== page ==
Monday, May 9, 2011

Holding Hands During the Our Father, and Other Liturgical (or not so liturgical) Calamities

Controversy alert: This is likely to annoy and/or offend anyone and/or everyone at some point. Just thought I’d get that out of the way.

As a Sacristan at my local parish, I enjoy a unique view of things. Many weekends, you will find me doing my best to not interfere with Father’s work at the altar, thereby invalidating the Mass, or at least keeping my servers alert, attentive, and reverent in the performance of their duties. Other weekends, I enjoy just being one of the regular folks, participating in the Mass with the balance of the lay faithful. On occasion, I will venture out to other parishes, becoming a “Roamin’ Catholic.” What I find out there sets my blood boiling, and at best leaves me scratching my head, and at its worst, leaves me poorly disposed to receive Our Lord in the Eucharist. Below are just a few of my observations of a “typical” Sunday:

Now that’s out of the way, where do I begin? Oh, yeah, why don’t we start at the beginning? Unless it happens to be Good Friday, Jesus is in the room! When one and in fact, many, come in to prepare for Mass, please, keep your conversations with your neighbor, your husband, wife, children, whoever, to a dull roar. Most are only in the church for that one hour (unless Father heads down a rabbit hole, then it could stretch to a whole hour and fifteen), and it would be nice that if folks are not going to spend that time in prayer prior to Mass, then they would respect their neighbor enough to sit in reflective silence (perhaps it might cause one to actually hear the voice of God).

During the processional hymn, please, sing already! It’s terrible when the only voice you hear is your own, or the music director. Do not worry about whether or not you can sound like a rock star, make a joyful noise unto the Lord! Join the choirs of angels, and your voice will be fine.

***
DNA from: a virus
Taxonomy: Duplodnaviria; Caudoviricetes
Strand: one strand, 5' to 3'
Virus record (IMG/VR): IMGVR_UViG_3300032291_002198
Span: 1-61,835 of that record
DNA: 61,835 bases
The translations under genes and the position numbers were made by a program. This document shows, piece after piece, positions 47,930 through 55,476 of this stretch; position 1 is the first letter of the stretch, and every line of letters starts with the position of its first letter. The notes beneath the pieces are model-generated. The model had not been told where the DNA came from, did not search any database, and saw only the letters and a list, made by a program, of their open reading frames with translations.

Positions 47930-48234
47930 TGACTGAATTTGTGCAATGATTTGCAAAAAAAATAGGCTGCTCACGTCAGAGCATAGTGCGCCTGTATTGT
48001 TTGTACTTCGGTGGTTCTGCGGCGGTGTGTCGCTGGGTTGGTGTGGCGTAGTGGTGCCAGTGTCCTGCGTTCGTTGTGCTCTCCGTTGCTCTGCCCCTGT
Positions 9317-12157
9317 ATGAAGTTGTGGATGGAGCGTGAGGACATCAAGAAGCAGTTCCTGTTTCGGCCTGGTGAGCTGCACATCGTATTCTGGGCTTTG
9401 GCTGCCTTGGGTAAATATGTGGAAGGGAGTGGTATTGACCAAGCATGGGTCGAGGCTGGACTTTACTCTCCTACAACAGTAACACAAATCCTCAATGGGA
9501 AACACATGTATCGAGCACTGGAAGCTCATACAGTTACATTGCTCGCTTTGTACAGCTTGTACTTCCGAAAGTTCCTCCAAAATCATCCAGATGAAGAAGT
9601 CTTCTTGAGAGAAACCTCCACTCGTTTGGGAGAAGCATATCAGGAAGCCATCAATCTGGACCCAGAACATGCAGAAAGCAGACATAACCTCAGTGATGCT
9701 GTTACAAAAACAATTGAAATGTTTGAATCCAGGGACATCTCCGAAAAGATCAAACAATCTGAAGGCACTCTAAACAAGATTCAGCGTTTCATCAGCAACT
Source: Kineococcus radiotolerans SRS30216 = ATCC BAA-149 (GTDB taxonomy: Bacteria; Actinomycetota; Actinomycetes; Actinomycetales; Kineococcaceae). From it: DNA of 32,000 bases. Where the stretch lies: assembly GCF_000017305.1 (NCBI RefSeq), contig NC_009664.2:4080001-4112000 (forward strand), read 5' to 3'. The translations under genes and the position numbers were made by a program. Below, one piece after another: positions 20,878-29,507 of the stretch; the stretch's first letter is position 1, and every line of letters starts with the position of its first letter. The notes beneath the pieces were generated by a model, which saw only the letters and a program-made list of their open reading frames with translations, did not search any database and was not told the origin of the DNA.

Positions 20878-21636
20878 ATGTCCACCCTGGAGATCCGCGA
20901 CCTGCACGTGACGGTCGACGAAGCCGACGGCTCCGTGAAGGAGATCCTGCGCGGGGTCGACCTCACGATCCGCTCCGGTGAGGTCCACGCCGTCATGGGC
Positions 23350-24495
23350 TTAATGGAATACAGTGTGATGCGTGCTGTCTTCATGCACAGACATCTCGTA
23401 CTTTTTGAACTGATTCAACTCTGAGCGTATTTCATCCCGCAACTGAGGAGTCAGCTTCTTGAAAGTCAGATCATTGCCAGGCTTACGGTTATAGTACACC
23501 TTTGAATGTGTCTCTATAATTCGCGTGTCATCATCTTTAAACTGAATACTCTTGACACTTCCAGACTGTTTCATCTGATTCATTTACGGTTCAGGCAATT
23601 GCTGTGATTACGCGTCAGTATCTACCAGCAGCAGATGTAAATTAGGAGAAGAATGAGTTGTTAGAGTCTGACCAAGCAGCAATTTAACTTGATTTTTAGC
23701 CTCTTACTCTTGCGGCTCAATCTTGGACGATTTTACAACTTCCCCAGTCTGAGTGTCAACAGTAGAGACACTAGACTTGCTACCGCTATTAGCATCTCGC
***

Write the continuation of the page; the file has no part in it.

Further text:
While we are talking about music, let us walk down this path for a minute, and I promise to stay off it until the very end. The music in Mass should help us join in the worship of God, not one’s own voice and/or their instrument playing being exalted in lieu of the reason we are there. For a personal preference, guitars and drum sets have little or no place in the Mass. Just saying. Also, don’t want to hear Matt Maher, John Michael whoever, Bob Jones, Bob Denver, Steeley Dan, or anyone singing their version of Psalm 1-150. The Psalmist was inspired by the Holy Spirit, and that should be enough. There is a time for praise music. Mass is not that place.

Hands. Keep them to your self. Unless you are a ministerial priest (i.e., ordained priest or bishop), hands clasped in front of you, or at your side is what is appropriate. You say there is nothing in the General Instruction of the Roman Missal that forbids it? You are right. However, please show me where it says that you should do it.

When the priest or deacon says “The Lord be with you”, just say, “and also with you”, or after Advent 2011, “and with your spirit” or “et cum spiritu tuo”. Keep your hands to yourself! It’s not appropriate!